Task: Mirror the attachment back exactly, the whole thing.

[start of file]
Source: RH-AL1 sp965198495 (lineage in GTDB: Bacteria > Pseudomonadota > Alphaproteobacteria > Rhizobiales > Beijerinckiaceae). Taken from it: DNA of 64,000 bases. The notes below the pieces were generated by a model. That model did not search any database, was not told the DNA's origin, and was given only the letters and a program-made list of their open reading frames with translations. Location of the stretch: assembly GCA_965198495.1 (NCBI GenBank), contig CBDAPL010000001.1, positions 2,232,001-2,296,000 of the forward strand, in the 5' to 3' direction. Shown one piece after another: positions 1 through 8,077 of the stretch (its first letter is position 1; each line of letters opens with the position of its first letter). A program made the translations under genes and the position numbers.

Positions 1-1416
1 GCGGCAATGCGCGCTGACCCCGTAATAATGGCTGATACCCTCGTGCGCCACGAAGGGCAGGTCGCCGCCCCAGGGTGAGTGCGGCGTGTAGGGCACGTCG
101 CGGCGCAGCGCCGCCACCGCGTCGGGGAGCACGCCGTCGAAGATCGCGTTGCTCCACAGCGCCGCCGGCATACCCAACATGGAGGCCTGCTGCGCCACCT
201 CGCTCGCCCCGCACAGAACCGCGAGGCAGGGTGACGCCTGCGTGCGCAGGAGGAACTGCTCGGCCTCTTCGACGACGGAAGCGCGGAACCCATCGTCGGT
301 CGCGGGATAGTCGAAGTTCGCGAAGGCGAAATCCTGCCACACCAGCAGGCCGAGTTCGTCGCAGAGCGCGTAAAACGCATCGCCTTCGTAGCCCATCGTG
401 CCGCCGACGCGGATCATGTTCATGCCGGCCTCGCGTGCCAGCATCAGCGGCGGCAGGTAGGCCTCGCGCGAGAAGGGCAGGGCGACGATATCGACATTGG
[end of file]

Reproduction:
Source: RH-AL1 sp965198495 (lineage in GTDB: Bacteria > Pseudomonadota > Alphaproteobacteria > Rhizobiales > Beijerinckiaceae). Taken from it: DNA of 64,000 bases. The notes below the pieces were generated by a model. That model did not search any database, was not told the DNA's origin, and was given only the letters and a program-made list of their open reading frames with translations. Location of the stretch: assembly GCA_965198495.1 (NCBI GenBank), contig CBDAPL010000001.1, positions 2,232,001-2,296,000 of the forward strand, in the 5' to 3' direction. Shown one piece after another: positions 1 through 8,077 of the stretch (its first letter is position 1; each line of letters opens with the position of its first letter). A program made the translations under genes and the position numbers.

Positions 1-1416
1 GCGGCAATGCGCGCTGACCCCGTAATAATGGCTGATACCCTCGTGCGCCACGAAGGGCAGGTCGCCGCCCCAGGGTGAGTGCGGCGTGTAGGGCACGTCG
101 CGGCGCAGCGCCGCCACCGCGTCGGGGAGCACGCCGTCGAAGATCGCGTTGCTCCACAGCGCCGCCGGCATACCCAACATGGAGGCCTGCTGCGCCACCT
201 CGCTCGCCCCGCACAGAACCGCGAGGCAGGGTGACGCCTGCGTGCGCAGGAGGAACTGCTCGGCCTCTTCGACGACGGAAGCGCGGAACCCATCGTCGGT
301 CGCGGGATAGTCGAAGTTCGCGAAGGCGAAATCCTGCCACACCAGCAGGCCGAGTTCGTCGCAGAGCGCGTAAAACGCATCGCCTTCGTAGCCCATCGTG
401 CCGCCGACGCGGATCATGTTCATGCCGGCCTCGCGTGCCAGCATCAGCGGCGGCAGGTAGGCCTCGCGCGAGAAGGGCAGGGCGACGATATCGACATTGG